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Old 11-04-2014, 07:24 AM   #7
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How many miles do you usually travel between campgrounds in a day?

Is there a link to that rule set?



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Old 11-04-2014, 07:35 AM   #8
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350 - 500 miles when "on the move" is the norm for us. Next year's big trip will be Chicago to Key West....1550 miles. Planning 3 days for travel.
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Old 11-04-2014, 08:01 AM   #9
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Is there a link to that rule set?
I'm sure there is, but I've never actually looked it up. I know about it because every time I exceed those limits on official travel (more often than I'd like) I get a nasty-gram from our Logistics office reminding me not to exceed those limits and threatening not to reimburse me for the excess miles.

I go over the limit most often when visiting field sites, where it's a 250-mile trip to get there, and another 250 back later the same day.
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Old 11-04-2014, 08:05 AM   #10
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For some perspective is the difference between travel speed and average speed. One may set the cruise for 68-mph yet do no better than a 56-mph average on a 75-mph Interstate. The number of acceleration and deceleration events alone tends to cancel "fast" travel. With a combination rig this is unavoidable. Weather and traffic problems only exacerbate this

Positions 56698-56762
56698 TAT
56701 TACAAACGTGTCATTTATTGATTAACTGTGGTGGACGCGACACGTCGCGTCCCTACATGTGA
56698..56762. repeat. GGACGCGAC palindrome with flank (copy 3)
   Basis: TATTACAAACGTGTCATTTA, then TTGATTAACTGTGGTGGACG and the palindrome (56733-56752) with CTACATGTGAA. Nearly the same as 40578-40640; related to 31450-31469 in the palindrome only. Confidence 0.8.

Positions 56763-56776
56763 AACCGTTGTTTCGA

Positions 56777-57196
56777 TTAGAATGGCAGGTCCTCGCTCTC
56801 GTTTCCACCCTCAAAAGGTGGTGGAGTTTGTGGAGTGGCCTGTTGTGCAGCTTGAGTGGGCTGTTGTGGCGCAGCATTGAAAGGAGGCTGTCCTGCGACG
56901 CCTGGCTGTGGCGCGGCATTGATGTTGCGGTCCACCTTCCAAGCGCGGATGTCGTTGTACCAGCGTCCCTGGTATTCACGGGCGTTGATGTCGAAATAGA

So, for purposes of trip planning using an average hourly rate makes for better choices to stop for food and fuel. Keeping the driver alert and rested is paramount. Time devoted to travel is best thought of as separate legs to accomplish rather than a daily total.

Perhaps the nicest benefit of a slower travel speed is that it will be much closer to the average. Fuel economy, handling and braking are much better as well. Fewer steering wheel corrections and reduced tire and vehicle wear. Broader peripheral vision as well.

I find it flat funny seeing "RV'ers" hurrying . . to grab the TV remote as soon as possible. This tends to underly "saving time" on the road.

300 or 3 o'clock has always made sense. Free parking shoots down expense questions. Etc



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Old 11-04-2014, 08:10 AM   #11
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We probably travel 300-400 miles a day. So Protagonists federal guidelines are about right for us. Now if I had all the time in the world, I would probably do 200-300 miles a day. We usually cut our Florida trips into two segments unless we are under a time crunch or the weather will be bad the following day. Then we might do 650 miles a day but I don't like doing that while towing.

Perry
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Old 11-04-2014, 09:35 AM   #12
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I am retired and in no hurry. I prefer no more than 5 hours per day; the mileage varies based on the route. I can do more but I find my reactions have dulled after 5 hours and driving a trailer in most places requires awareness.
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Old 11-04-2014, 10:52 AM   #13
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Time is the best factor to use. Knowing average speed over a given time period is what separates good from poor truck drivers. We must be able to calculate where we will be two days from now. With an RV it is the minimization of risk that is new to most.


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Old 11-04-2014, 10:58 AM   #14
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I generally try and keep it to under 300 miles a day. Not sure where you will be joining I5 but, Grants Pass is a good stop. We stayed at Moon Mountain RV Resort on our last trip and it was fine for an overnight. If you go further south to Dunsmuir CA there is a campground at the Railroad Motel (I may not have the name entirely correct).